Australia have not lost at the Gabba for 25 years, but the pitch will be more conducive to spin than normal, which is potentially good news for England and Graeme Swann.
Australia will probably field their own spinner in Nathan Lyon, but England will be confident Swann will outperform his opposite number.
Brisbane's pitch is traditionally fast and bouncy, but a batsman's paradise once established. That has suited Australia far more than their opponents in the last quarter of a century.
Groundsman Kevin Mitchell jr said: "I think the challenge will be less for the English this time because they have guys who have been here before and the nucleus of the team have had success here before.
And Mitchell warned Australia should expect another England run spree - they scored 517-1 three years ago - if they did not strike early with the ball.
"It did tend to flatten out a bit (in 2010). This will have a bit more pace and bounce," he said.
"But if you don't take your opportunities with the ball early and drop catches it is going to be a long time in the field."
Sky Sports expert David Gower said: "In home conditions, Australia tend to know a little bit more about it than visiting teams who can come to the Gabba a bit cold if they haven't had a great warm up.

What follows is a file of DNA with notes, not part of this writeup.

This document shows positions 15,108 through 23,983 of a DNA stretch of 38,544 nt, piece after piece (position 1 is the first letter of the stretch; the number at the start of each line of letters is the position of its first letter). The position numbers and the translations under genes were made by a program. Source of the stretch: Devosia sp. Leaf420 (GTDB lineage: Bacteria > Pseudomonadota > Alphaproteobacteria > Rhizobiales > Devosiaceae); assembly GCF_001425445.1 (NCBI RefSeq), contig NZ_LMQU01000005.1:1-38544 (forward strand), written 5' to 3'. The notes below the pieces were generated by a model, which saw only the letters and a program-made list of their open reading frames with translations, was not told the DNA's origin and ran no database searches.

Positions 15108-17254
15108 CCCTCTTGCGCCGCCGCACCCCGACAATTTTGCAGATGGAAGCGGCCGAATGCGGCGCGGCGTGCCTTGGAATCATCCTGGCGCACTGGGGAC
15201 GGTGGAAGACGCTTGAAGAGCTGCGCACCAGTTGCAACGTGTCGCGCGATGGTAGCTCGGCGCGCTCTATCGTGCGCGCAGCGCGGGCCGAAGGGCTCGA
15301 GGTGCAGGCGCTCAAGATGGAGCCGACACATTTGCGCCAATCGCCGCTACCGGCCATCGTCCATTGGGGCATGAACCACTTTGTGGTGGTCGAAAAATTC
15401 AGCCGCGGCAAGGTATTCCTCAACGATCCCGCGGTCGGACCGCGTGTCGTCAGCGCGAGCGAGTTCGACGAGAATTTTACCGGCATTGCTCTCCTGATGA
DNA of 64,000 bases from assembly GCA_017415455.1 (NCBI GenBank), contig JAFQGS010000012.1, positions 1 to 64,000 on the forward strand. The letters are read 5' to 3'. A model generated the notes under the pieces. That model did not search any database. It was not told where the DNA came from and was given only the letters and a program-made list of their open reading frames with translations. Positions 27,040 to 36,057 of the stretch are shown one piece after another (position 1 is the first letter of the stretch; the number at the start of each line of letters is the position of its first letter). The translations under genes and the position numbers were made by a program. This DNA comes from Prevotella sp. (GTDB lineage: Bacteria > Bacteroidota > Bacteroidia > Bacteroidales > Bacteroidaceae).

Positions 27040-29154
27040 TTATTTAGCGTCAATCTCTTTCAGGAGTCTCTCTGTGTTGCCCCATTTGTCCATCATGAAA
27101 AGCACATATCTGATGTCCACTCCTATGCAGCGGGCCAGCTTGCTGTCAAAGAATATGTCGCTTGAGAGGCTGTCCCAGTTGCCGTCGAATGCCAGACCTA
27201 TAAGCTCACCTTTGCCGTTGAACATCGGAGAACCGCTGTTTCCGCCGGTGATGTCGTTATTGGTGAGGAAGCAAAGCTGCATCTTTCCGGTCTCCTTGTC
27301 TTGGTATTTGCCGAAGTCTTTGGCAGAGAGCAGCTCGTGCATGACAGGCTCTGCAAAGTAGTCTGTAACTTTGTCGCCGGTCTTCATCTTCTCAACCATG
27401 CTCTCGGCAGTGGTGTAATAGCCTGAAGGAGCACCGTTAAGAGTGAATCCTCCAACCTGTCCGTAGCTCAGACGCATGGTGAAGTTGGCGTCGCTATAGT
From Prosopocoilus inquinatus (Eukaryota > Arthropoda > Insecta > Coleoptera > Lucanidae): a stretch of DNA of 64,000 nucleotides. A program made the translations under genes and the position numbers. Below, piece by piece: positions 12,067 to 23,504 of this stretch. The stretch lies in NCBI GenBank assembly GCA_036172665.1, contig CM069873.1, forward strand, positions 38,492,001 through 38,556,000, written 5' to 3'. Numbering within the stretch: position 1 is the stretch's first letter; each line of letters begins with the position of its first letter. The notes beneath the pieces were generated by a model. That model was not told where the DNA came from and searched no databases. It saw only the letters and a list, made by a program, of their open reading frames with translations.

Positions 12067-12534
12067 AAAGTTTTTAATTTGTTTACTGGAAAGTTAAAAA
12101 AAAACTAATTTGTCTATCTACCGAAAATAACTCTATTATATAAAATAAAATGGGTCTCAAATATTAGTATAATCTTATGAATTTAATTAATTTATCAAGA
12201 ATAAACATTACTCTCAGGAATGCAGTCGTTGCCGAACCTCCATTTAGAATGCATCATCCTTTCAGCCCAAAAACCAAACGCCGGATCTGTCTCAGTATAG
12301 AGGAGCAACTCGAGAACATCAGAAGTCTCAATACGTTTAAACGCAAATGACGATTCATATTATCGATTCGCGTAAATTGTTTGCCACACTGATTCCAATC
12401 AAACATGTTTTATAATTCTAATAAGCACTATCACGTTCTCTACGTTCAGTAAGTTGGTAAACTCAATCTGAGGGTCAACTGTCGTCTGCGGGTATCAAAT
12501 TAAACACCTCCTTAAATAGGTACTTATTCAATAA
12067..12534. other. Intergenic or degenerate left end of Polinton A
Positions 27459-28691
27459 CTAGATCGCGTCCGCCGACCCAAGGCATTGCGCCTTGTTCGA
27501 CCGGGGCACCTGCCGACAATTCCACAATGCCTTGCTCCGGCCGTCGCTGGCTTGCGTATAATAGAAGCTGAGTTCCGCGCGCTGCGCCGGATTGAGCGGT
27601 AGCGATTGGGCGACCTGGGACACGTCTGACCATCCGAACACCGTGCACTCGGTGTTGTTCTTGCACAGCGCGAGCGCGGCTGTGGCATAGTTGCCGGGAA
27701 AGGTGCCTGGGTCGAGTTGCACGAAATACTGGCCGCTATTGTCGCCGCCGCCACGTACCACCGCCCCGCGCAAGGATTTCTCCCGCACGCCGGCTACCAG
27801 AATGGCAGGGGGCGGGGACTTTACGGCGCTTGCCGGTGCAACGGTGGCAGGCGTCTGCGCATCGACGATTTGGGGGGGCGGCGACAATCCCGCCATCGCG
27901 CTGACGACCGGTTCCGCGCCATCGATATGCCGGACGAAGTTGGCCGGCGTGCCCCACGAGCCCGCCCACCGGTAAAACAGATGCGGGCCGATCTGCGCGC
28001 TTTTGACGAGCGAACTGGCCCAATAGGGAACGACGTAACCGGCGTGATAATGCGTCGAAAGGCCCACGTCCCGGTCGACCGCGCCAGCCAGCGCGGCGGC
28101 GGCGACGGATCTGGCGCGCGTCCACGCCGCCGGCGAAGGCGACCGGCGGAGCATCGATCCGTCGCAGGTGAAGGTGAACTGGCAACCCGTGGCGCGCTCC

"It is slightly alien conditions and there's normally a bit of bounce in the pitch and that's often enough to get home players up and running. England, last time, weren't up to speed for the first couple of days but they got away with it by making 1,000s in the second innings but you can't rely on that all of the time.
"But let's face it - everyone tends to feel their way into the series a little bit. If it does click into place, as it did in 1986-87, then that's absolutely great. If it takes a day or two longer, then you just have to work around it."
Australian captain Michael Clarke hinted that Lyon would play, saying: "I think it is going to offer pace and bounce for the bowlers, and that includes spin."
Aussie opener David Warner hopes the pitch will play on the England player's minds.
"They think too much about the bounce and the pace, and a little bit of sideways movement," he said.
"I don't think you have anything to fear when you walk out here but if you think about it, it does cloud your mind and judgement."